IMAGINE! by Raúl Colón

IMAGINE! by Raúl Colón
Review Copy from Simon & Schuster
I hope with the few images seen here, you know immediately what a marvelous, magical book  the wordless IMAGINE! is. Leaving his apartment in Brooklyn, a boy heads over the bridge to the Museum of Modern Art. Inspired by the paintings he sees - Matisse's Icarus, Picasso's Three Musicians and Henri Rousseau's The Sleeping Gypsy - the characters come to life. The joyful troupe dances through the museum and out into the city, riding the subway and the Cyclone, eating hot dogs, viewing the city from the crown of the Statue of Liberty and singing in Central Park before returning to the Met. Returning home, the boy takes a new look at the abandoned apartment building across the street and paints a mural in tribute to the inspirational day he had with the works of art. Asleep in bed that night, the characters can be seen parading across the city skyline.

A book that is both about art and joys of experiencing art as well as the joy of creating art, IMAGINE! is unforgettable. Colón's author's note reveals that his childhood inspirations were comic books. His hardworking parents were too busy keeping their family afloat to take him to a museum. Visiting an art museum for the first time as an adult, Colón says he, "reacted like a child," experiencing overwhelming emotions. He goes on to wonder how seeing these works of art in a museum as a child might have shaped his path as an artist, writing,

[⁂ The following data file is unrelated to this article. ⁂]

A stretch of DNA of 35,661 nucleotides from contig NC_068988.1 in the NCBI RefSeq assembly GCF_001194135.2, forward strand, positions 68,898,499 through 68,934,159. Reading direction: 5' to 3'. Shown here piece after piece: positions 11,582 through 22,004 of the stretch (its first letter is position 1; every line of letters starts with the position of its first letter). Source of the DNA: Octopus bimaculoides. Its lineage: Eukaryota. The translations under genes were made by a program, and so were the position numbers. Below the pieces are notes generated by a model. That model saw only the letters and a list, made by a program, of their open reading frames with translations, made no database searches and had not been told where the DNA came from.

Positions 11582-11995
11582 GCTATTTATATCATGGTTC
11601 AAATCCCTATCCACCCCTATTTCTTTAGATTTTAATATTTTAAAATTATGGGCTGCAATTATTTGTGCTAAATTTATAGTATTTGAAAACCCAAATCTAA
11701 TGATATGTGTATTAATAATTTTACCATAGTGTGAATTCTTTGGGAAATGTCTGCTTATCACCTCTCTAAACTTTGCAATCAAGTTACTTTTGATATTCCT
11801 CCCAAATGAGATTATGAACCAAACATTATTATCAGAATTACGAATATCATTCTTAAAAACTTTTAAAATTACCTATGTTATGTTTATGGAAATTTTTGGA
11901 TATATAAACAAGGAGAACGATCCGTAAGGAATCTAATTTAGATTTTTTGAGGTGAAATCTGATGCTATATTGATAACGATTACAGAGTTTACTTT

I can only hope that young readers (and older ones too) experience these visuals and want to visit the nearest museum to free their own minds and explore their thoughts - away from the gadgets and the screens that sometimes are designed to "think" for us.

Maybe their minds will explode and fireworks will go off and floodgates will open, creating sparks that lead to their own revelations like mine did.

Imagine that!

I'll end with the words of Paul O. Zelinsky from his review of IMAGINE! for The New York Times, "This fine book provides not only exposure to art, and an example of art, but also an example of a boy - a boy of color, a boy in America - with a passion for fine art. These are all things our culture could well stand to see more of."

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